It is with a heavy heart that I report the death of one of our young angora goats whom we adopted from the Animal Rescue League. It has been a difficult week. I came down with a nasty bug that induced severe vertigo and dizziness, not to mention congestion and ear problems. I stayed home on Wednesday as a result. I sat out in the sunshine on the back porch for a while, because it was a warm day, and ventured over to visit the little goats. All 4 angoras were lively and happy to see me when I visited them. I played with them, petting each in turn and letting them sniff my fingers. They were all perfectly fine.
Thursday morning, Kelly did all the animal feedings so that I could stay in bed longer, feeling crummy and miserable. He checked on everyone, including the angoras, and they were fine. I hauled myself to school for my 10 am class, and then worked the rest of the day. Upon arriving home, around 5:15 pm, I went out to the barn. We had experienced a significant hailstorm in the afternoon.
I went to check on all the goats, and there was a still, white bundle at the side of the pen. I immediately called for Kelly and we discovered the awful truth. One of our dear angoras had died.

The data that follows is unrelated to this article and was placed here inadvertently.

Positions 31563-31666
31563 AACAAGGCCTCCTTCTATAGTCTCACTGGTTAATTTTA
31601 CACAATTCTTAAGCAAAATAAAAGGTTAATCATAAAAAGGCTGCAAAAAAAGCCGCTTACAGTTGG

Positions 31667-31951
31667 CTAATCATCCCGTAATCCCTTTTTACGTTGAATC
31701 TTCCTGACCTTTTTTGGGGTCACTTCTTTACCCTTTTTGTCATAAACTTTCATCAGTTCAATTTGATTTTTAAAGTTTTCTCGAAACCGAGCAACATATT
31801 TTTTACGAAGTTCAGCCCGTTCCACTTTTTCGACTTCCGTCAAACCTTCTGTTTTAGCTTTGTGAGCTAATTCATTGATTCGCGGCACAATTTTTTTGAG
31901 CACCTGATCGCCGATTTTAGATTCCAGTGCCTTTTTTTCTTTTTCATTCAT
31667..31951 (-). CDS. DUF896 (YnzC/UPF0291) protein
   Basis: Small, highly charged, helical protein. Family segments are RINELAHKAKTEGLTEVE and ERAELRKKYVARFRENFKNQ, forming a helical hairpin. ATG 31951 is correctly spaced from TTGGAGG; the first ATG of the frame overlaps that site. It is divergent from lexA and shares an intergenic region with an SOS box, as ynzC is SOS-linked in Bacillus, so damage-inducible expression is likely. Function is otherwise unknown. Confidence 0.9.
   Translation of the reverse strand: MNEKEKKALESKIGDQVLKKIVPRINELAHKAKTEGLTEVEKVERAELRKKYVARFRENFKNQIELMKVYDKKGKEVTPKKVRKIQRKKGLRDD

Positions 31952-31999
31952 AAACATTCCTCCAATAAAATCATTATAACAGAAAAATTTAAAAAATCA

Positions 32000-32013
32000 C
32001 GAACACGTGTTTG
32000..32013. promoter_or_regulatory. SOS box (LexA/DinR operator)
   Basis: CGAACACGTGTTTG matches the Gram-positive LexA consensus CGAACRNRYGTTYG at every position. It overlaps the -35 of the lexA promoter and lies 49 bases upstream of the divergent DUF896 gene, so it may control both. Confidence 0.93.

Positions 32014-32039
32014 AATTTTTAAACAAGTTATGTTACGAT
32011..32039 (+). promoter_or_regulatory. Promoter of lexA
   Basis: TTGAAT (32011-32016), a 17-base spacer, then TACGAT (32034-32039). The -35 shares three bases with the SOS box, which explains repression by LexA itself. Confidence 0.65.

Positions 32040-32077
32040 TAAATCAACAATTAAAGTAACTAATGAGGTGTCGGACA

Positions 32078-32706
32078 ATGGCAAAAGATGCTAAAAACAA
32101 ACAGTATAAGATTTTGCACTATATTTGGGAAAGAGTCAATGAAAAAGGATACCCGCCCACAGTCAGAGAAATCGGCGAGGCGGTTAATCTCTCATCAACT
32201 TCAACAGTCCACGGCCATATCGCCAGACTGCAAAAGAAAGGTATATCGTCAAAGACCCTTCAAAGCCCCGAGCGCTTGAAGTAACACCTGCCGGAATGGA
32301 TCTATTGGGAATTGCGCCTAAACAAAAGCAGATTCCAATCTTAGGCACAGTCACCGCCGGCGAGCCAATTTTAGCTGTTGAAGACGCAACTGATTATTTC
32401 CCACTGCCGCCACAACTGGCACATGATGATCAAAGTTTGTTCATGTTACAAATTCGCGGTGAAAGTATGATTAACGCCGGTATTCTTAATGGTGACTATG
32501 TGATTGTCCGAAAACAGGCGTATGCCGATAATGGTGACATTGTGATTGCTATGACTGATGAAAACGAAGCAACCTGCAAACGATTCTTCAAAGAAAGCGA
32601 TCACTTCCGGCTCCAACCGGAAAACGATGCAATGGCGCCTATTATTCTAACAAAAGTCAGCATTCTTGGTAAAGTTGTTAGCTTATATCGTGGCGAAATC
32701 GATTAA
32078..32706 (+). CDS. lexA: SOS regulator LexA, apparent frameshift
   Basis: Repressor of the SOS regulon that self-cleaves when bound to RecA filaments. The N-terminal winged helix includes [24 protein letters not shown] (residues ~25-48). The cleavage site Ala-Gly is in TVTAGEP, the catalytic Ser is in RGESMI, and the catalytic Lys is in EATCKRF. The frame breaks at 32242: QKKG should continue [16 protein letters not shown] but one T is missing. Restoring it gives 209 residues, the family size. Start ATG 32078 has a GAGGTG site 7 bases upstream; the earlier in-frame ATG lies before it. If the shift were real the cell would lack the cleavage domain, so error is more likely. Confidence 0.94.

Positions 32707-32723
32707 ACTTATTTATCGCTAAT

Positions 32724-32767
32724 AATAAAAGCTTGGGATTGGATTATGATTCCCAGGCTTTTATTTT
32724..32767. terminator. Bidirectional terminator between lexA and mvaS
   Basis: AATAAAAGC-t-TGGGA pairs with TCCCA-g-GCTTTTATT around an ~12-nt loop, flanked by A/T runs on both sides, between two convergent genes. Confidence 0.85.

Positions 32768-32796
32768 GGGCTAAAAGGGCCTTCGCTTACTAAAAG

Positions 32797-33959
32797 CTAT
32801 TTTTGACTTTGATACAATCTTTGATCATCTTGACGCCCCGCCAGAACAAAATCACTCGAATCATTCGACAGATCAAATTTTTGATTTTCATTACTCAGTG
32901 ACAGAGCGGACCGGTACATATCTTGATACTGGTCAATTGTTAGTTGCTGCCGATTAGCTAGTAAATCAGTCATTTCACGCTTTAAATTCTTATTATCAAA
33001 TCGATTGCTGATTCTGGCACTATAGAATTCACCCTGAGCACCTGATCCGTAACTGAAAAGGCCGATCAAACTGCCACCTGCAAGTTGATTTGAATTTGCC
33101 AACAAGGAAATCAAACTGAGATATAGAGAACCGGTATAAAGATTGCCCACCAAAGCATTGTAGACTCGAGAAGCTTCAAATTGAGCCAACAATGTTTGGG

We have no idea what the cause of death was. We have two theories. First, the hailstorm must have been incredibly loud on our metal Wick building. The small goats pasture is next to that building. She probably never experienced a hailstorm before. Possibly the noise of the hail on the building simply terrified her, and she died of a heart attack. Secondly, there was a lot of lightning with the storm that passed through. She was laying next to a fencing T-post. It is possible that lightning struck the T-post and she was too close, and being wet, she succumbed to a massive electrical shock.
The Rescue League is doing a necropsy on her, but I have no news at this point. I shall update when we know anything. In the meantime, all the other goats appear to be perfectly well. We have no sign of illness or slowness or any sort of malady in any of them. That said, she herself showed no sign of illness either, the day before she died, nor even the morning of the day she died.
It is especially tragic when you rescue an animal and try to do your best to give it a loving, safe home, then something goes wrong and that animal dies. We are simply at a loss to know what we could or should have done differently. This sad cactus surrounded by hailstones kind of expresses how I am feeling right now.
Today, perhaps in an effort to make me smile, our hens outdid their previous maximum total of a 12-egg-day, and made it a 14-egg-day. Bless their feathery hearts. We got our first olive green egg today.